President Ulysses S. Grant
  • August 23, 2016
  • Posted In: Uncategorised

As the Greek mythological choice for his Christian name suggests, President Ulysses S. Grant (1822-85) was a heroic figure in the birth of modern America. The 18th President of the United States of America served two terms from 1869-1877 having previously served as Commanding General of the US Army reporting to revered President Abraham Lincoln. It was under his watch that the first African-Americans were elected to Congress and the Battle of the Little Bighorn was lost.

Grant was one of the great Unionists fighting in the American Civil War to defeat the Confederacy who were pro the supremacy of a white, land-owning social and economic elite at the cost of a white farming underclass and enslaved black race. Under the Confederates, women were at best ornamental and at worst child-bearing stock while the concept of equal rights for white males was anathema let alone equality amongst the sexes.

In 1843 Ulysses. S. Grant graduated from the US Military Academy at West Point and fought in the Mexican Civil War that toppled Henry Poole & Co customer the Austrian puppet Emperor Maximilian I. Grant had already retired from active service in 1854 but was financially embarrassed by civilian life so re-enlisted when the Civil War broke out in 1861. Within a year his troops had recaptured Kentucky, most of Tennessee and led the Unionist forces to victory in the Battle of Shiloh for which Angelina Jolie and Brad Pitt named one of their rainbow tribe of children.

Grant’s style as a commander was aggressive to the point of recklessness. As the Confederate states toppled like ninepins, he enlisted the emancipated slaves to serve the Union often rising them through the ranks as an example of the new world order. By annexing the Mississippi River, General Grant split the Confederate troops in two. He was victorious in the Chattanooga Campaign and Lincoln promoted him to Commanding General of the US Army in March 1864.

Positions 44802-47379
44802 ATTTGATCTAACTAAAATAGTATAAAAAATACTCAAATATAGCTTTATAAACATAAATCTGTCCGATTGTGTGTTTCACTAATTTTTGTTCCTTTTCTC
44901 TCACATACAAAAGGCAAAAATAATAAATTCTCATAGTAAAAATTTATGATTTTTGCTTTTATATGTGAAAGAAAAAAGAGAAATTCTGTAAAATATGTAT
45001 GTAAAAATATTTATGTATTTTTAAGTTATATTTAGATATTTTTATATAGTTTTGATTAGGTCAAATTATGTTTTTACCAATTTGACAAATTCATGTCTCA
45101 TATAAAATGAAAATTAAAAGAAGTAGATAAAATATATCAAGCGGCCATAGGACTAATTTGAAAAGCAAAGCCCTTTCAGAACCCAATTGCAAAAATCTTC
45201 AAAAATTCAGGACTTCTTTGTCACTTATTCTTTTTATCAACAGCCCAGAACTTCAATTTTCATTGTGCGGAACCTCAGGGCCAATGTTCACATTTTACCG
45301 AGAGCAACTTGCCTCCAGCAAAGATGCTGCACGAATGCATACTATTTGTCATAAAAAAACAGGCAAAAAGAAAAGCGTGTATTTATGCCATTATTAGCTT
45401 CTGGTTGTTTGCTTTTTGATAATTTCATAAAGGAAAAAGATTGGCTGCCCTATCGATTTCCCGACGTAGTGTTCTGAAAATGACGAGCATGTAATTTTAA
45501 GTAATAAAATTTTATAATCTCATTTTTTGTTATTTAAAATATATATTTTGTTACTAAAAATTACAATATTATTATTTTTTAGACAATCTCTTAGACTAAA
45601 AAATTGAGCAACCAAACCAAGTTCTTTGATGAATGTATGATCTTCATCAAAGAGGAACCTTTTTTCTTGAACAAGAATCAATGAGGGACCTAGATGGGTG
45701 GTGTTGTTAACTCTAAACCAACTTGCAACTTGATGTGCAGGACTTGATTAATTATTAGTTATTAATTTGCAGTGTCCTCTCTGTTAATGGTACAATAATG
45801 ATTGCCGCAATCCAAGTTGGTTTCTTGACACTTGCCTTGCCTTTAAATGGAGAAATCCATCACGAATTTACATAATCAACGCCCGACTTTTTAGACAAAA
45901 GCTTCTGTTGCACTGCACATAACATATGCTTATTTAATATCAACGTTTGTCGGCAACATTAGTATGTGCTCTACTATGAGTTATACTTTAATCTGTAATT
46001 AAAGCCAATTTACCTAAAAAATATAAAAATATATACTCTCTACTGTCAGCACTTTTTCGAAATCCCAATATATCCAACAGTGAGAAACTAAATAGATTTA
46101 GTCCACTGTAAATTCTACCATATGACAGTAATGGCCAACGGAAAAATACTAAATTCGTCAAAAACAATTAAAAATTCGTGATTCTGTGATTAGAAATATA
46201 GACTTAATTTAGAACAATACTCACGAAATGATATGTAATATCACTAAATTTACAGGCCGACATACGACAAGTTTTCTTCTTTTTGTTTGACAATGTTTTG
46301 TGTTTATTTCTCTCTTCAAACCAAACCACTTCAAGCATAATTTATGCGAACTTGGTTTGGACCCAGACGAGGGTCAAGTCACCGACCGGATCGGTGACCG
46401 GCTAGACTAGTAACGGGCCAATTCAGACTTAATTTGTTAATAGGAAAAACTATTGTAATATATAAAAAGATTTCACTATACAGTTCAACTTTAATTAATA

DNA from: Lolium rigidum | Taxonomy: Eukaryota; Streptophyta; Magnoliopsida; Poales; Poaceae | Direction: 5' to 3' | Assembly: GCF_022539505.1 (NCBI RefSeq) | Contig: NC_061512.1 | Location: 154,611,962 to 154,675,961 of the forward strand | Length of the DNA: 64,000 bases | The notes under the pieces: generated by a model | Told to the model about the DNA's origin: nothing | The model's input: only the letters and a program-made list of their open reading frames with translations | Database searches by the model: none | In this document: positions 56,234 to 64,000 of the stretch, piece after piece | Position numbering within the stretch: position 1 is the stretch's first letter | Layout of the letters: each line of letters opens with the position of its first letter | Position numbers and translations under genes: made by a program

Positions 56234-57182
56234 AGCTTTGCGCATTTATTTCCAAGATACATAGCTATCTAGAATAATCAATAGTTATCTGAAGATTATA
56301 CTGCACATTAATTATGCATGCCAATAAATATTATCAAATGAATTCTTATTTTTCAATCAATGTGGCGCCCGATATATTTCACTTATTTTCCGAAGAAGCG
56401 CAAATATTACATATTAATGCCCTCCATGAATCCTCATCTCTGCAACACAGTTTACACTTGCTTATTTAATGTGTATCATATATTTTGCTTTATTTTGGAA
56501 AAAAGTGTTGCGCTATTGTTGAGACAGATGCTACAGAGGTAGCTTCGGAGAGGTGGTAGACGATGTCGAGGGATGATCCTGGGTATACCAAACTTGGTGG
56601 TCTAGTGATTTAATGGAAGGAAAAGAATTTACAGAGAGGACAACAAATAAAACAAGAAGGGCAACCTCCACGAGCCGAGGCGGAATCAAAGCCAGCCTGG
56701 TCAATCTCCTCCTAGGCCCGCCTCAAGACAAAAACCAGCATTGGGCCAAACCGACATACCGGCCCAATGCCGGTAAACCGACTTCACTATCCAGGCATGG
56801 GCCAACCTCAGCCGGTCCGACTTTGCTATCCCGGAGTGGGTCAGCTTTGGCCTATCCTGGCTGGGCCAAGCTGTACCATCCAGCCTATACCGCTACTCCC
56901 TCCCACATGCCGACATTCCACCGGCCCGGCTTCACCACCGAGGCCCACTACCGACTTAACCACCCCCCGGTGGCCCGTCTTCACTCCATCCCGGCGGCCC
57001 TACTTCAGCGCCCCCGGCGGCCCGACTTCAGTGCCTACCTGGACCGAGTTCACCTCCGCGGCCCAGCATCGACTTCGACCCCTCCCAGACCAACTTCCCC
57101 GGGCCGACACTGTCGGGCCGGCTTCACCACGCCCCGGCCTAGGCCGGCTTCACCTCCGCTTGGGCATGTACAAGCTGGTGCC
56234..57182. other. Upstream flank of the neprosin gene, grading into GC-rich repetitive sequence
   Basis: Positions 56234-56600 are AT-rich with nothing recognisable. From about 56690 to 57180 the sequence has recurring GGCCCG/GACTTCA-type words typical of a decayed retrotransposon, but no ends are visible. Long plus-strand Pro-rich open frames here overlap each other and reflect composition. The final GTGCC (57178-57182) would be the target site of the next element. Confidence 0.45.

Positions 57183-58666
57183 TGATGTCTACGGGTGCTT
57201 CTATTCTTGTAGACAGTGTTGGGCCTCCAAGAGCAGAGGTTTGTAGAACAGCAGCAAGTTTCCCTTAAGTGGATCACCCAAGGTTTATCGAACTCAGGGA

The crowning glory of Grant’s military career was a series of dog fights with General Robert E. Lee that he won when Grant surrounded Lee’s army in Richmond and demanded their surrender in 1865. Lee’s defeat signified the de facto end of the American Civil War. Brute force and derring-do had defeated tactics and strategy.

Elected as President in 1868, Grant’s primary agenda was to stabilise a nation severely traumatised by the rift between the Confederates and the Unionists still haunted by the Klu Klux Klan and unused to enfranchisement. Being Grant, he used the Army to enforce his new liberties. His Republican Party was made-up of new black voters, northern newcomers (called the Carpetbaggers) and native southern white supporters christened Scalawags.

Like many US presidents elected on the ticket of hope and change, Grant’s administration unravelled in his second term. The Great Sioux War of 1876 culminated in the massacre of General Custer and his troops in the Battle of the Little Bighorn. Captain William Cooke, a Poole’s man, was scalped twice: once for the hair on his head and once for his whiskers. Charges of corruption thundering around the Grant administration only compounded the Native American defeat. Like other American presidents with ambitions to change the world, Grant’s attempt to annex the Dominican Republic was rejected by the Senate before a shot had been fired.

Of his practical contributions to stabilising the United States of America Grant could list the implementation of the Gold Standard. However, his administration panicked along with the stock markets in 1873 in the aftermath of the Emperor Napoleon IIIs fall and the subsequent turbulence in European politics. Grant left the political stage and spent the next two years on a laudatory world tour largely garnering praise for his war record. Grant’s tour began in Liverpool in 1877 and he was invited to dine with Queen Victoria at Windsor Castle.

President Grant travelled Europe meeting worthies such as Pope Leo XVIII and German Iron Chancellor Bismarck. He refused to meet the Guanxu Emperor of China though he did treat with the influential Prince Gong and met the Japanese Emperor Meiji of the Chrysanthemum Throne. It was on the 1877 visit to London that President Ulysses S. Grant paid his only visit to Poole’s for civilian clothing including a black frock coat and herringbone trousers.

When President Grant died in 1885, a public fund was raised to build a magnificent Neo-Classical domed tomb for he and his wife Julia Dent Grant to rest in full public view. The General Grant National Monument was built in Riverside Park in Upper Manhattan and remains open to the public after extensive restoration. It is long-forgotten that Grant considered standing for a third term of the presidency in 1880 and that he died relatively ignominiously of throat cancer having completed memoirs that were a great commercial and critical success. His reputation as President was largely rehabilitated in the 1980s during President Ronald Reagan’s administration; a tribute from one Western hero to another.

(c) James Sherwood

 

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